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Seen and Heard Recital  Review


Schubert, Wolf, Brahms and Schumann, Lieder:   Florian Boesch (baritone), Malcolm Martineau (piano) Wigmore Hall, London. 22.03.2007 (ED)


Of itself, Florian Boesch’s baritone voice has several fine qualities that any singer could profit from possessing: imposing tone allied to a strong technique, a richness of sonority that is most notable in the lower register and expressive abilities with the use of text. This much was made quickly in evidence during his recital at Wigmore Hall. Indeed the programme provided the ideal material to get a full impression of his abilities in his native repertoire, given that this was my first encounter with Boesch’s art.

A distinctive and clean-cut figure on stage, Boesch opened with five songs by Schubert. Der Schiffer announced that his style of Schubert singing is reminiscent of Hans Hotter’s in a few key respects, being manly and solidly founded in the bass-baritone aspect of his voice, but with some elements of tenderness also present. The sheer sense of scale he brought to the reading at times verged on making the song more than Schubert might have intended.  Auf dem See was given with a pared down vocal tone in the first stanza of Goethe’s poem, though later the impact of Boesch’s delivery was underlined by Martineau’s accentuated accompaniment. Der Fischer and Fischerweise brought further emphases of vocal and pianistic inflection that ran in parallel with gestural emphases of the text. An die Leier concluded the group in a rather ‘butch’ reading, whose purpose neatly brought out the paradox in Schubert’s writing: that his Beidermeier exterior often hides a more serious layer beneath. But I question whether Schubert was ever as dogmatically serious as Boesch made him sound here.

Nine Wolf songs followed in much the same vein, with Boesch so readily projecting ample tone into the hall that Martineau was forced to scale up the body of the accompaniment at times to maintain a reasonable balance. That said, Verschwiegene Liebe was sung with careful shading of scale and tone, proving that Florian Boesch can float a convincing line when the music demands it. Phänomen and Der Schäfer also proved effective in the establishment and maintenance of appropriate moods. Anakreons Grab was marginally less so, as perhaps not enough suggestion was made through tonal difference of the passage of time between the four seasons. Goethe’s text gives each significance, albeit through the presence of a single word apiece in the final stanza. Heimweh ranged in mood from detachment through to an insistent involvement apparent in strongly pressed vocal tone. Der Freund brought the first half to an end with a performance verging on near-Wagnerian proportions.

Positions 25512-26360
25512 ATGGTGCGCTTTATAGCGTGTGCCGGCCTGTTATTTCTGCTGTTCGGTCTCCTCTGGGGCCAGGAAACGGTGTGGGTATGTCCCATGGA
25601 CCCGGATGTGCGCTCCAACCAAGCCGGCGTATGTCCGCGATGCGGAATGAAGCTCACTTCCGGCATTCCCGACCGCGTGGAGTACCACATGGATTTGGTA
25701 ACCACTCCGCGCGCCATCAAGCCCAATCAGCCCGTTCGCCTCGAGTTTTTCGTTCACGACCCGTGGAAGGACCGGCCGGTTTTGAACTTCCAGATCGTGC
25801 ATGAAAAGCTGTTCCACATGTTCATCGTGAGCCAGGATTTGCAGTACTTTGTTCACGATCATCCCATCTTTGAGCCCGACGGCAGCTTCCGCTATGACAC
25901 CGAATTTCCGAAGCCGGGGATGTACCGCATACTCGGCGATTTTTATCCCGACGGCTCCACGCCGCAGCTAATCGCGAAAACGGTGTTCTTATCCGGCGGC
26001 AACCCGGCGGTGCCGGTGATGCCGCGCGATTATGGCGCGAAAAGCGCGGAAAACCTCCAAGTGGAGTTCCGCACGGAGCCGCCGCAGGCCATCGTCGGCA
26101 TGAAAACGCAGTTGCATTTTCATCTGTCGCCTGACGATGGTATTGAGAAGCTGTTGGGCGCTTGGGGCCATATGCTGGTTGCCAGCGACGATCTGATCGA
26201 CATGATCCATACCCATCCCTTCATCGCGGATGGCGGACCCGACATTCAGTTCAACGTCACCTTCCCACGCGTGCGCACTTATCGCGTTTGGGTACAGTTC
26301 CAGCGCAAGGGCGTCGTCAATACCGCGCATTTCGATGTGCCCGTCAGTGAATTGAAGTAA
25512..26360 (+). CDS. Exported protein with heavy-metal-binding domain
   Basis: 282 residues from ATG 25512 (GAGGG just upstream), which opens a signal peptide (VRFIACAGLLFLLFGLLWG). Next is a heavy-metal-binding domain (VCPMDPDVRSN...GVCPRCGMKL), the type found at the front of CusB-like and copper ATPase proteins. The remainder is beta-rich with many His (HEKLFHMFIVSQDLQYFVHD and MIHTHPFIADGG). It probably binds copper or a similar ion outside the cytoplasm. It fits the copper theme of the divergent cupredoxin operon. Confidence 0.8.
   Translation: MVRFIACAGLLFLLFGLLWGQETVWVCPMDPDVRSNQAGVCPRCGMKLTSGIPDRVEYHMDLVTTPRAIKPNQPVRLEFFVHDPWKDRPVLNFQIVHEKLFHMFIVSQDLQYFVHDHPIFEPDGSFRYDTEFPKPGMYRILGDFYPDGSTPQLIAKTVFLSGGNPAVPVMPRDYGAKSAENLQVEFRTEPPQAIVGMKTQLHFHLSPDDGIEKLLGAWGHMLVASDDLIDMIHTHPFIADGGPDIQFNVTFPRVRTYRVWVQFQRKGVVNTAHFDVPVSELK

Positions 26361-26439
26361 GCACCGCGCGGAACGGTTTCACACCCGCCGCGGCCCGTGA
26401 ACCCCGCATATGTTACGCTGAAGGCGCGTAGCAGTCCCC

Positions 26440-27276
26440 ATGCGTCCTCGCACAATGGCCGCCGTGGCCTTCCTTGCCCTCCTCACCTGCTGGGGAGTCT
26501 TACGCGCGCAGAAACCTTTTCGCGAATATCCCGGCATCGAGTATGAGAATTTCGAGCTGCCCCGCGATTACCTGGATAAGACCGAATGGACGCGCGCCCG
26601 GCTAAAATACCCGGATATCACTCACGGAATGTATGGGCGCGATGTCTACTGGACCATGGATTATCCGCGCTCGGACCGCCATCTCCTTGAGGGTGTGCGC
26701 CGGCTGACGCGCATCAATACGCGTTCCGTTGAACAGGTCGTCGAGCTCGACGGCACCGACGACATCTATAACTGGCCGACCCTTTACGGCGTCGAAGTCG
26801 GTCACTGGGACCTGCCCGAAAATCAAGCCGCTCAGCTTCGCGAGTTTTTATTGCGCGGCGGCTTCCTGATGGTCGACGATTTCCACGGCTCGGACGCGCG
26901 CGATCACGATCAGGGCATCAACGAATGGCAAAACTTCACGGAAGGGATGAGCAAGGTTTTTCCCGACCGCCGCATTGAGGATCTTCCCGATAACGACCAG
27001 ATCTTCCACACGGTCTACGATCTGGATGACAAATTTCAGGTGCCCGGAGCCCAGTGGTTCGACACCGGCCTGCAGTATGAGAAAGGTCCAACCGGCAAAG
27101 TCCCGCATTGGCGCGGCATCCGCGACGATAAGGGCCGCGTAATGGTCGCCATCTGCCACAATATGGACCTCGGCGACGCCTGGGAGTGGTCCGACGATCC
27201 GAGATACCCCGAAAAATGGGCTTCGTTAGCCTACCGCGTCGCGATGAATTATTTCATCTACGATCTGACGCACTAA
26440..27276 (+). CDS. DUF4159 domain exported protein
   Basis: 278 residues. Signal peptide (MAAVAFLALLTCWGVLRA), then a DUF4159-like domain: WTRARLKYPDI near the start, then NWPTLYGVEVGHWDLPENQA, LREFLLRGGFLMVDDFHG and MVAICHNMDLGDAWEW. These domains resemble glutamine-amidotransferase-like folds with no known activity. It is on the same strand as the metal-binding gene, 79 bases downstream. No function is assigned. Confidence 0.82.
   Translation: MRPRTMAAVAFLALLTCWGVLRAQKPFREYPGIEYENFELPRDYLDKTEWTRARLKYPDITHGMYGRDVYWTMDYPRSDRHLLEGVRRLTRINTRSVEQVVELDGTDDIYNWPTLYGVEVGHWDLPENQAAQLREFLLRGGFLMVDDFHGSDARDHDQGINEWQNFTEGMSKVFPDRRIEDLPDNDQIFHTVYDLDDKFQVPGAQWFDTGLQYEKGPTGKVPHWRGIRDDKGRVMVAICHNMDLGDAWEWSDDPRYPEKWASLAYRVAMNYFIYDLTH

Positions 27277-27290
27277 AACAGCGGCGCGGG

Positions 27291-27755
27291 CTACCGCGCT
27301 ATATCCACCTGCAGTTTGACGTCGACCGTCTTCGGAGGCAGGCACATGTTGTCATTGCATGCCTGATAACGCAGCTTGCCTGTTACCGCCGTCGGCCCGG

With the second half comprising of Brahms songs and Schumann’s Liederkreis, at least the repertoire seemed a more natural fit for Boesch’s style of interpretation. When he did allow himself rare moments of simple delivery, devoid of bodily twists, turns, and extreme gestures to the audience, his singing carried more authority and integrity. A real legato line was produced in Brahms’ Dein blaues Auge that captured the spirit of reflection inherent in Klaus Groth’s text. Likewise in Schumann’s cycle, the most effective songs were those in which Boesch let the composer’s carefully considered thoughts take the limelight. Anfangs wollt’ ish fast verzangen had simplicity in its brevity. That alone made me question why with the closing song’s mention of “Liebeshauch” (the breath of love) the bass-baritone range was resorted to such ferocity, rather than being given a lightness of timbre, even if sung at a full fortissimo.

To realise that the composer may well have considered aspect of interpretation in setting a text to music, and that all a singer need do is stand there and sing it is to realise just what a tough proposition being a lieder singer really is. Florian Boesch’s recital highlighted this thought for me, and I value hearing him for that. Opera might ultimately prove a wiser path for him to pursue given his large-scale dramatic delivery and demeanour, though I could well imagine he will vocally outgrow the Mozart opera repertoire he has largely sung to date. Weber, Schrecker or Wagner, to name but three, could be well served by him if this experience is anything to go by.

Evan Dickerson

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Contributors: Marc Bridle, Martin Anderson, Patrick Burnson, Frank Cadenhead, Colin Clarke, Paul Conway, Geoff Diggines, Sarah Dunlop, Evan Dickerson Melanie Eskenazi (London Editor) Robert J Farr, Abigail Frymann, Göran Forsling,  Simon Hewitt-Jones, Bruce Hodges,Tim Hodgkinson, Martin Hoyle, Bernard Jacobson, Tristan Jakob-Hoff, Ben Killeen, Bill Kenny (Regional Editor), Ian Lace, John Leeman, Sue Loder,Jean Martin, Neil McGowan, Bettina Mara, Robin Mitchell-Boyask, Simon Morgan, Aline Nassif, Anne Ozorio, Ian Pace, John Phillips, Jim Pritchard, John Quinn, Peter Quantrill, Alex Russell, Paul Serotsky, Harvey Steiman, Christopher Thomas, Raymond Walker, John Warnaby, Hans-Theodor Wolhfahrt, Peter Grahame Woolf (Founder & Emeritus Editor)

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